Later in the morning Melanie was seen on the streets in a hospital gown and was observed to change into clothes, but in a visibly distressed and agitated state, requesting to be taken to Atherleigh Park Psychiatric Hospital. Attending police officers again considered it in Melanie’s best interest to voluntarily attend at Royal Albert Edward Infirmary, but did not deem it necessary to detain her pursuant to the provisions of s136 of the MHA 1983. These powers, under the Mental Health Act 1983, allow officers to remove a person to a place of safety without a warrant if they appear to be suffering from a mental disorder and are in immediate need of care or control.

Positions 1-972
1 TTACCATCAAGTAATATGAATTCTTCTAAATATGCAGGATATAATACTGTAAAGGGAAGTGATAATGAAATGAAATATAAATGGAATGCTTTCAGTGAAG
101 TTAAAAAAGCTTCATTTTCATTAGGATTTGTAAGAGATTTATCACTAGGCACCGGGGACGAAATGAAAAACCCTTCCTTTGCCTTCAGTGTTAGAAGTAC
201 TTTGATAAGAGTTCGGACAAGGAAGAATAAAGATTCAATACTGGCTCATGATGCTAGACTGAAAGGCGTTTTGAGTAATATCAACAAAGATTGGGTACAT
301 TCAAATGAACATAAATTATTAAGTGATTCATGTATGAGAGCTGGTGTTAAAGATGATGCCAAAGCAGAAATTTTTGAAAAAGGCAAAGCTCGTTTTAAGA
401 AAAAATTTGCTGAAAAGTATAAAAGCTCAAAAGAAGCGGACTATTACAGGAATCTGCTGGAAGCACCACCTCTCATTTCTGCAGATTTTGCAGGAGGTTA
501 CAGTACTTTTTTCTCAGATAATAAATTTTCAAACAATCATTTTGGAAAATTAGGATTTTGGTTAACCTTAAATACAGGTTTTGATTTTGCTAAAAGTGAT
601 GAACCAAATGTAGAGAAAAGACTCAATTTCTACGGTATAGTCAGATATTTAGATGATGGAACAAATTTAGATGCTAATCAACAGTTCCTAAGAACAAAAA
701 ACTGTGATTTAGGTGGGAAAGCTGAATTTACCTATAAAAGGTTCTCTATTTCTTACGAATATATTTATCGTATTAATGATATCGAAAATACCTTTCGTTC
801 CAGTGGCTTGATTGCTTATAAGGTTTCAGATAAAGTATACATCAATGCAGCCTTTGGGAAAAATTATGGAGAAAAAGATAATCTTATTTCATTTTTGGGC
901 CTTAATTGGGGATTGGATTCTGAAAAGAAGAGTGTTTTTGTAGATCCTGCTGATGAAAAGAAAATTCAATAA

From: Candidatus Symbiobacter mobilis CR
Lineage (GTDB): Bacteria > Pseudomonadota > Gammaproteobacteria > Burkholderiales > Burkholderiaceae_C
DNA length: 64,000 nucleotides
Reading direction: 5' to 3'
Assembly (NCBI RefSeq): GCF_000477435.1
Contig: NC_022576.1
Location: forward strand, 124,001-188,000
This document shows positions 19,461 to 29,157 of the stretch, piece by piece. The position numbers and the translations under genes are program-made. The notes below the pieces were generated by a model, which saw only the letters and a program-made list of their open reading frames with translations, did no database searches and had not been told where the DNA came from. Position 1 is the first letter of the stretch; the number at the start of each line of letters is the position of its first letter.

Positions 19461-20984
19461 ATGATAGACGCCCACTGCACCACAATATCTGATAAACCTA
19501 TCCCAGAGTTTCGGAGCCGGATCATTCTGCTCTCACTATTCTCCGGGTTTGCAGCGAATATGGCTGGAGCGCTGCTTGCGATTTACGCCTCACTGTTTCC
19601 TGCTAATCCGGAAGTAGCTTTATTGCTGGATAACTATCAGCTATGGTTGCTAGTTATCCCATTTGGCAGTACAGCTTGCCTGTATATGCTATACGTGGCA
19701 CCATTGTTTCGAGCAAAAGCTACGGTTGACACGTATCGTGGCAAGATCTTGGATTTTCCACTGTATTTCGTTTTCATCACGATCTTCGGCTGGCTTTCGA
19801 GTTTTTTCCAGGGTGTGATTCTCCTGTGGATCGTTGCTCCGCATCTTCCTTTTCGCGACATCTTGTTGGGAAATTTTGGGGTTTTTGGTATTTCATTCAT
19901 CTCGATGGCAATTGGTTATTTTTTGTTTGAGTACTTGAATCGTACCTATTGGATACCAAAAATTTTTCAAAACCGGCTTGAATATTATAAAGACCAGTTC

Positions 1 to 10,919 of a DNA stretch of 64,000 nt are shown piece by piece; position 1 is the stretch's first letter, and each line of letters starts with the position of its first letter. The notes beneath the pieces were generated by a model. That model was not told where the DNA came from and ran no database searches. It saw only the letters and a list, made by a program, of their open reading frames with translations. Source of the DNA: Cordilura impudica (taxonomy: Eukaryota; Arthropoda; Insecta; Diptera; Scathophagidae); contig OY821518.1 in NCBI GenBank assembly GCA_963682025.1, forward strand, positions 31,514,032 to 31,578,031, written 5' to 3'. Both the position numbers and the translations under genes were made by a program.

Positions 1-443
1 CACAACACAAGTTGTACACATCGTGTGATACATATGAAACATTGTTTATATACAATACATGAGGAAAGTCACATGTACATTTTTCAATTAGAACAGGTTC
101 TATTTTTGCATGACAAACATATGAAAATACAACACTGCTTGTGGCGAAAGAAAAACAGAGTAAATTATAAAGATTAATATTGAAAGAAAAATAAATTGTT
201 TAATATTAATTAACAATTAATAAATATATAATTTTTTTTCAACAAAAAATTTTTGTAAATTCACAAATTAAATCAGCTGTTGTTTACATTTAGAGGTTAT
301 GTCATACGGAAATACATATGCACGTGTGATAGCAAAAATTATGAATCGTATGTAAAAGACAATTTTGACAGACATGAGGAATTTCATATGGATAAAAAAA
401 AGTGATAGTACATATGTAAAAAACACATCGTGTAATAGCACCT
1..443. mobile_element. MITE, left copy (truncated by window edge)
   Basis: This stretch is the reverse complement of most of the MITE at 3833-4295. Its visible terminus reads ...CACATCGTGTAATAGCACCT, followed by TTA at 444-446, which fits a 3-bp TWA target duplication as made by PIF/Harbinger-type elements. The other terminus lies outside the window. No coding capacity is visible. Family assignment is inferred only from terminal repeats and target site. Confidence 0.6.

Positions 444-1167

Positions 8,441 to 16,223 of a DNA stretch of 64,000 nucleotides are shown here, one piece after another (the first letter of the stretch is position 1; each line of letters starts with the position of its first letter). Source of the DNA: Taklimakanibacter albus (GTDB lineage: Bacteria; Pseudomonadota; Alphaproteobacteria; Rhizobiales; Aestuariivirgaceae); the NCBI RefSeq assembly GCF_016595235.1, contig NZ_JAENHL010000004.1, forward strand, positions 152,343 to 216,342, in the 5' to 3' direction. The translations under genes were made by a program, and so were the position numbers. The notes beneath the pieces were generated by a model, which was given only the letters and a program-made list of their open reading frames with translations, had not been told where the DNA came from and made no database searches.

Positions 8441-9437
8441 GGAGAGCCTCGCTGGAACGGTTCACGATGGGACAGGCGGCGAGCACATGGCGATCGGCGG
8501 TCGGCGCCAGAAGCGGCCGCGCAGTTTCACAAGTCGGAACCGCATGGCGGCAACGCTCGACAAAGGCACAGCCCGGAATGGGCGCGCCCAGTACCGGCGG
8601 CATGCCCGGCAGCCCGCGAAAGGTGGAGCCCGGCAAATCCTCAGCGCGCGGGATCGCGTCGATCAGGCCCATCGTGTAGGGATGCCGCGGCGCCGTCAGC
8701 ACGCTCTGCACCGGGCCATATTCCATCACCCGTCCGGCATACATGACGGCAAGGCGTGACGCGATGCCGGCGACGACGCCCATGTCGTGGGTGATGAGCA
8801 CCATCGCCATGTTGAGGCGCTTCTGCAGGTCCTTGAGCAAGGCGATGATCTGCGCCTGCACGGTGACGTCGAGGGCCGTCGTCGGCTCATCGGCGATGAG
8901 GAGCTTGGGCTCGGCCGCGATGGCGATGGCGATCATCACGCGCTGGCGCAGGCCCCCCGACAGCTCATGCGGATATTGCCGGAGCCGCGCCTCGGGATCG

Melanie later arrived that same morning. Following her re-admission at the A&E department, Melanie began to behave in an erratic, incoherent, aggressive, and highly agitated state expressing delusional beliefs, for reasons that were not established and were considered attributable to her mental health episode presumed to be associated with her longstanding and known polysubstance misuse. Her conduct included climbing on the hospital roof and other infrastructure, damaging property, and assaulting a member of staff. Melanie required lawful restraint by hospital security personnel. Police were called but determined her behaviour to be related to her mental health condition which they assumed was being dealt with and declined to invoke their s136 powers. Healthcare staff considered Melanie to be experiencing a drug/alcohol-induced deterioration until an assessment from the Alcohol and Substance team later revealed that she was not.